3 Things To Do To Fix An IRS Installment Denial

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Tax debt may be stressful, but for many people, the opportunity to create an installment agreement provides a much-needed sense of hope, but what happens during an IRS Installment denial? What happens if the IRS rejects your request for an Installment Agreement? Before you panic, keep the following in mind:

Determine Why Your Original Request Was Denied

When appealing, you may have better luck if you know why, exactly, the IRS turned your original plan down. Denials are common in applications with incorrect or misleading information, including math errors, or underreported income. If your initial request was denied because of an honest mistake, a different outcome may be possible if you provide accurate information.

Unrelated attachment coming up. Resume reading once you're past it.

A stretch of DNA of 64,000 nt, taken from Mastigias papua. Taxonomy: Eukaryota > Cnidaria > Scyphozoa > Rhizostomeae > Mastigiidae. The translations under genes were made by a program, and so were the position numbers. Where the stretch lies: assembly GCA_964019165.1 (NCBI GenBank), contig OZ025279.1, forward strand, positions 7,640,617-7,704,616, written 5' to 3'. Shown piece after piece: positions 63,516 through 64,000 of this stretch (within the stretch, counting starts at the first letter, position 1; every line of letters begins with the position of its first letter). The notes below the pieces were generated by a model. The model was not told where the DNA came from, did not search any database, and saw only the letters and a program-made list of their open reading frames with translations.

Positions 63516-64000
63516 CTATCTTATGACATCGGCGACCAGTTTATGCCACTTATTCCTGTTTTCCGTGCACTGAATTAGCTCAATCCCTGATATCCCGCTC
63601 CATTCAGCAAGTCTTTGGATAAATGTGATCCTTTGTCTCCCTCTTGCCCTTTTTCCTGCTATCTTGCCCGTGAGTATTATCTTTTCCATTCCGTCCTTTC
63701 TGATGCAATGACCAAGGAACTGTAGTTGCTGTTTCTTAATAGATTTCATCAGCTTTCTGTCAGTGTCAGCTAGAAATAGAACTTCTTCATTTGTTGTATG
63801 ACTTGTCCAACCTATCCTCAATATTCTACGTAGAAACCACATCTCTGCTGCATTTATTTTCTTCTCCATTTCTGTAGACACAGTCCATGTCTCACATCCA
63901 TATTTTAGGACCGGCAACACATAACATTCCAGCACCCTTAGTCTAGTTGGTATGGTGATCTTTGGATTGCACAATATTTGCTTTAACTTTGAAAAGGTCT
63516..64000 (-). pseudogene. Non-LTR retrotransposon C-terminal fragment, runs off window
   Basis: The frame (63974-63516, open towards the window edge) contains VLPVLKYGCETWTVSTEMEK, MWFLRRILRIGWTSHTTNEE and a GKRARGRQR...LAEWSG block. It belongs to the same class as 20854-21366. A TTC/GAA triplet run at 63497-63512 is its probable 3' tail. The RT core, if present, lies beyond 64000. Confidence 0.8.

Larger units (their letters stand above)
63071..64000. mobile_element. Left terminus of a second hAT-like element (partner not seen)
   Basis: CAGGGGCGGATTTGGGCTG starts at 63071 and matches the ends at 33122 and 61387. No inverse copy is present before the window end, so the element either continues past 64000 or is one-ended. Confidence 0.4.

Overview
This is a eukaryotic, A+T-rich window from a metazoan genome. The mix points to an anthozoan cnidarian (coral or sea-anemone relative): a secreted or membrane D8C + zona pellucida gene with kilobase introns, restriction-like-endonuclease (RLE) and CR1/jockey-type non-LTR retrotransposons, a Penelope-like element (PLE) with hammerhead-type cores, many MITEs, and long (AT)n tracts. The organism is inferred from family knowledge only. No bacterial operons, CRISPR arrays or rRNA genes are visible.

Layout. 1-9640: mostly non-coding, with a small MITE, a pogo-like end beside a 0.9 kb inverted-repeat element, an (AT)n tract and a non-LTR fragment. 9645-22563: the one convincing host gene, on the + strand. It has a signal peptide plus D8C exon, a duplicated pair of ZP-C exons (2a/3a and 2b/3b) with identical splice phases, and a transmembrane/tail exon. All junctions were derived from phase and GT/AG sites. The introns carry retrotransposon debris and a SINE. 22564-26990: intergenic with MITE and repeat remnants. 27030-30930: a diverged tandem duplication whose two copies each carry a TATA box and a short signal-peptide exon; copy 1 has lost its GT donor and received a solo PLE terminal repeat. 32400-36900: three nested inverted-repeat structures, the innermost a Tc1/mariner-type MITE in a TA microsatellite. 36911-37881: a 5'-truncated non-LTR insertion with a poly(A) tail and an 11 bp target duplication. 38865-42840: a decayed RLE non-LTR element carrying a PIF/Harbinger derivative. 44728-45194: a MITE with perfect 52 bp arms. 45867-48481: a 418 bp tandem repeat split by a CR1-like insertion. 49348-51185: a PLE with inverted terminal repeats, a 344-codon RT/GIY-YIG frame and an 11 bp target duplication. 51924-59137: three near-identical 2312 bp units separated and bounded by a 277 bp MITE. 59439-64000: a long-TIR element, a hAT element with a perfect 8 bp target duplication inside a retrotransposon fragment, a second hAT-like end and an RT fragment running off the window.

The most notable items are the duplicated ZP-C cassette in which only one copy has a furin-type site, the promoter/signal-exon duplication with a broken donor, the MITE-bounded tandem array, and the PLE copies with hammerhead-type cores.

Talk With a Manager or a District Director

Do you suspect that the IRS representative in charge of your application made a mistake? If so, try for a second opinion from a higher-level IRS employee. If possible, get in touch with a manager or even a district director. It may help to have a tax representative reach out on your behalf.

File a Collection Appeal Request

In the first thirty days after your installment is rejected, you can file Form 9423: the Collection Appeal Request. While this document is often used for appealing collection actions such as levies or federal tax liens, it’s also applicable when installment agreements are rejected or terminated.

Form 9423 is simple: provide basic information such as your address and Social Security Number, as well as a checkmark by “rejection of installment agreement” in box 14. Next, explain why you disagree with the rejection. This should be accompanied by a detailed explanation of how you believe your tax concerns should be resolved.

If you’re determined to avoid IRS installment denial, be sure to make your initial request with help from the Highland Tax Group. We’re also happy to help you with the appeal process, if necessary. Contact us today to learn how we can be of service.